- To compare the rates of a PSA ≥ 0.4 ng/mL and rising at 5 years after randomization
(secondary biochemical failure endpoint), the development of hormone-refractory disease
(3 rises in PSA during treatment with salvage androgen-deprivation therapy), distant
metastasis, cause-specific mortality, and overall mortality.
- To compare acute and late morbidity based on Common Toxicity Criteria for Adverse
Effects (CTCAE), v. 3.0.
- To measure the expression of cell kinetic, apoptotic pathway, and angiogenesis-related
genes in archival diagnostic tissue to better define the risk of FFP, distant failure,
cause-specific mortality, and overall mortality after salvage radiotherapy for prostate
cancer, independently of conventional clinical parameters now used.
- To quantify blood product-based proteomic and genomic (single nucleotide polymorphisms)
patterns and urine-based genomic patterns before and at different times after treatment
to better define the risk of FFP, distant failure, cause-specific mortality, and
overall mortality after salvage radiotherapy for prostate cancer, independently of
conventional clinical parameters now used.
- To assess the degree, duration, and significant differences of disease-specific
health-related quality of life (HRQOL) decrements among treatment arms.
- To assess whether mood is improved and depression is decreased with the more aggressive
therapy if it improves FFP.
- To collect paraffin-embedded tissue blocks, serum, plasma, urine, and buffy coat cells
for future translational research analyses.
- To assess whether an incremental gain in FFP and survival with more aggressive therapy
outweighs decrements in the primary generic domains of HRQOL (i.e., mobility, self
care, usual activities, pain/discomfort, and anxiety/depression).
- To evaluate the cost-utility of the treatment arm demonstrating the most significant
benefit (in terms of the primary outcome) in comparison with other widely accepted
cancer and non-cancer therapies.
- To assess associations between serum levels of beta-amyloid and measures of cognition
and mood and depression.
- An exploratory aim is to assess the relationship(s) between the American Urological
Association Symptom Index (AUA SI) and urinary morbidity using the CTCAE v. 3.0 grading
OUTLINE: Patients are stratified according to seminal vesicle involvement (yes vs no),
prostatectomy Gleason score (≤ 7 vs 8-9), pre-radiotherapy PSA (≥ 0.1 and ≤ 1.0 ng/mL vs >
1.0 and < 2.0 ng/mL), and pathology stage (pT2 and margin negative vs all others). Patients
are randomized to 1 of 3 treatment arms.
- Arm I (prostate bed radiotherapy [PBRT] alone): Patients undergo PBRT once daily, 5
days a week, Monday through Friday, for approximately 7-8 weeks (36 to 39 fractions).
- Arm II (PBRT and short-term androgen-deprivation [STAD]): Beginning 2 months before the
start of PBRT, patients undergo STAD, using a combination of antiandrogen and
luteinizing hormone-releasing hormone (LHRH) agonist therapy, for a total of 4-6
months. Patients receive antiandrogen therapy comprising either oral flutamide 3 times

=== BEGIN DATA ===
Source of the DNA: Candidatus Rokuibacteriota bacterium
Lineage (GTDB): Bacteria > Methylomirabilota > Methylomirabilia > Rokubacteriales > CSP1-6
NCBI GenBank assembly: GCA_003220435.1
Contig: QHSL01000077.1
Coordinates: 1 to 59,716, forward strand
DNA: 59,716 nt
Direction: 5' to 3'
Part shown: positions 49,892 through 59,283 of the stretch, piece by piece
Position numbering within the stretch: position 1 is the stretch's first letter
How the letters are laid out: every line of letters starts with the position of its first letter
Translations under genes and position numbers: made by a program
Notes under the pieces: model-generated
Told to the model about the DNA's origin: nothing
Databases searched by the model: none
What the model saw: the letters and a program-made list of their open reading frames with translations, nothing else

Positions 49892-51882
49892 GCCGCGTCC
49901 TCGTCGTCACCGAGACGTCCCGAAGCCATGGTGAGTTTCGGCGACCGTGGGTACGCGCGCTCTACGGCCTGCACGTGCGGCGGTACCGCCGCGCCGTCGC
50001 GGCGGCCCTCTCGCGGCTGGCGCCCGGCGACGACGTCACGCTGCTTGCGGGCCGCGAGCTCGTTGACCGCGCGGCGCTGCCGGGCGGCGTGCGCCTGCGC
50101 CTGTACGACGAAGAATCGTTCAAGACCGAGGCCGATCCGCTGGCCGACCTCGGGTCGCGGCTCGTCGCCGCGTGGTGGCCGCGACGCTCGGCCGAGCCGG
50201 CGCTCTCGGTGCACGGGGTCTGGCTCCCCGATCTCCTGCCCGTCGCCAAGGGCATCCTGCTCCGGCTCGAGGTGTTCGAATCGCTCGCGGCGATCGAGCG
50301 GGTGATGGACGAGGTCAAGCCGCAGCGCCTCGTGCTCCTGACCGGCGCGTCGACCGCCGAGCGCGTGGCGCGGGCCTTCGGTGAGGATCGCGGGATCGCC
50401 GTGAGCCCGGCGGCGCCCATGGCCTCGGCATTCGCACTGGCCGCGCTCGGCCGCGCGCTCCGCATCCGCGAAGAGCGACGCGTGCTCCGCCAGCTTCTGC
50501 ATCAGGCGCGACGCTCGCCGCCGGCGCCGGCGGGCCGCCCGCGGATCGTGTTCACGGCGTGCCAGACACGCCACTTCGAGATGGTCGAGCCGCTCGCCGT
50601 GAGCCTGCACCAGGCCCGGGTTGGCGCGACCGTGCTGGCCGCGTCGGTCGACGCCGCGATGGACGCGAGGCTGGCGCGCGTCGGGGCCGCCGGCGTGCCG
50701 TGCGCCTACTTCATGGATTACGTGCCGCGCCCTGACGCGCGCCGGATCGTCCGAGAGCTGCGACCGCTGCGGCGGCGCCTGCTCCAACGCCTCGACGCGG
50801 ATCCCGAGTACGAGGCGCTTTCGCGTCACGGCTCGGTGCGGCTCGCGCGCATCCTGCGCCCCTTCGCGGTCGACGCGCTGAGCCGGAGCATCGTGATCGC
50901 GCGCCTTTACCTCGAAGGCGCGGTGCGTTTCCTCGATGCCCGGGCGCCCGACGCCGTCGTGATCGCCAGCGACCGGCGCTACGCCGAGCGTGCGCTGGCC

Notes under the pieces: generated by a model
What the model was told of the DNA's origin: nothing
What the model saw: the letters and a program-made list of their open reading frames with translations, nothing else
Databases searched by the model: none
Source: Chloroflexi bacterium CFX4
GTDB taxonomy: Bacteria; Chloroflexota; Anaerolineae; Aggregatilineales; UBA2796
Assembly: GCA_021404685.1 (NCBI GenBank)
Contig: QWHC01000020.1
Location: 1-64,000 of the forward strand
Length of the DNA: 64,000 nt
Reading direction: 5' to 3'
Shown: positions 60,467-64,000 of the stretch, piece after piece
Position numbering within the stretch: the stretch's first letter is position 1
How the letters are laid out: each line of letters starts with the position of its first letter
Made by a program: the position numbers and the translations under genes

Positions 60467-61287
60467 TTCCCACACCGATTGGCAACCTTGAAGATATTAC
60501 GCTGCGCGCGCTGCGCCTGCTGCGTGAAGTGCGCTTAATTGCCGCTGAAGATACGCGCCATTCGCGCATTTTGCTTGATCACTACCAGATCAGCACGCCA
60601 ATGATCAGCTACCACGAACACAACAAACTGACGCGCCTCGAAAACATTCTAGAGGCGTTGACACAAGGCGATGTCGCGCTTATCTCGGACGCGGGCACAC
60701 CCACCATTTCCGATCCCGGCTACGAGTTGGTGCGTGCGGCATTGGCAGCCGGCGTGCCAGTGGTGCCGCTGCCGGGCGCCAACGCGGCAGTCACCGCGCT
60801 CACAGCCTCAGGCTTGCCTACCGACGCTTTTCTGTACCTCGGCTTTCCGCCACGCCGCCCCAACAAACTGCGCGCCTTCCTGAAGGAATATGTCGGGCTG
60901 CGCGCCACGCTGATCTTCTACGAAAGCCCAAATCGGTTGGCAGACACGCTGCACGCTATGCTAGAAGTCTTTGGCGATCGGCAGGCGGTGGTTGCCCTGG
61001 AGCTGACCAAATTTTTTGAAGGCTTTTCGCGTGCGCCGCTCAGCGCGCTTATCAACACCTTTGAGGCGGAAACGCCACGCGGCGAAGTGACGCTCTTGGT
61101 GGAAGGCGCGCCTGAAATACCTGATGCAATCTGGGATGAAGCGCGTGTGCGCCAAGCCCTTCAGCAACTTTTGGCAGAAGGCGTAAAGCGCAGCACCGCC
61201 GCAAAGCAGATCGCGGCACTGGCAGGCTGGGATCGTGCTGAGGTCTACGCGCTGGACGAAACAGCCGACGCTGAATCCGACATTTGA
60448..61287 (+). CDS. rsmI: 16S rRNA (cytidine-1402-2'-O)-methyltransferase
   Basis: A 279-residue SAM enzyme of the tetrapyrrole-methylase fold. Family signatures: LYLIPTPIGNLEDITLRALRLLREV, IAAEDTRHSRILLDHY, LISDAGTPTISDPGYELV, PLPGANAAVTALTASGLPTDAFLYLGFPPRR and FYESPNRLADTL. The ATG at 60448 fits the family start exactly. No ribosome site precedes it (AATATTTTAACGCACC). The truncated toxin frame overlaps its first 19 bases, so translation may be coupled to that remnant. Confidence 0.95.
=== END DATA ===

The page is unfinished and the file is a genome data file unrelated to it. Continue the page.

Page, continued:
daily or oral bicalutamide once daily for at least 4 months (started within 1-14 days
prior to the LHRH agonist and ending the last day of radiotherapy ± 14 days). Patients
receive LHRH agonist injection beginning concurrently with or 2 weeks after the start
of antiandrogen therapy. LHRH agonist injection consists of analogs approved by the FDA
(or by Health Canada for Canadian institutions) (e.g., leuprolide, goserelin,
buserelin, or triptorelin) and may be given in any possible combination (may be given
as a single 4-month injection and one to two 1-month injection[s], two 3-month
injections, or a 6-month injection), such that the total LHRH agonist treatment time is
4-6 months. Approximately 2 months after beginning of STAD, patients undergo PBRT as in
- Arm III (Pelvic lymph node radiotherapy [PLNRT], PBRT, and STAD): Beginning 2 months
before the start of radiotherapy, patients receive STAD therapy as in arm II.
Approximately 2 months after beginning of STAD, patients undergo PBRT and PLNRT once
daily, 5 days a week, Monday through Friday, for approximately 5 weeks (25 fractions)
followed by PBRT only once daily, 5 days a week for approximately 2-3 weeks (11-14
Patients complete the American Urological Association Symptom Index (AUA SI) questionnaire
prior to protocol treatment, at week 6 of radiotherapy, and then periodically after
completion of study therapy.
After completion of study therapy, patients are followed up every 3 months for 1 year, every
6 months for 4 years, and then annually thereafter.
Phase III Trial of Enzalutamide (NSC# 766085) Versus Enzalutamide, Abiraterone and Prednisone for Castration Resistant Metastatic Prostate Cancer
Patients are randomized to one of two treatment groups: enzalutamide or enzalutamide,
abiraterone and prednisone. Treatment will continue until disease progression or
unacceptable toxicity. Patients are followed for clinical outcomes for a maximum of 5 years
post study treatment. The primary and secondary objectives are described below.
1. Primary Objective:
To compare the overall survival of patients with progressive metastatic
castration-resistant prostate cancer (CRPC) treated with either enzalutamide only or
enzalutamide with abiraterone and prednisone
2. Secondary Objectives: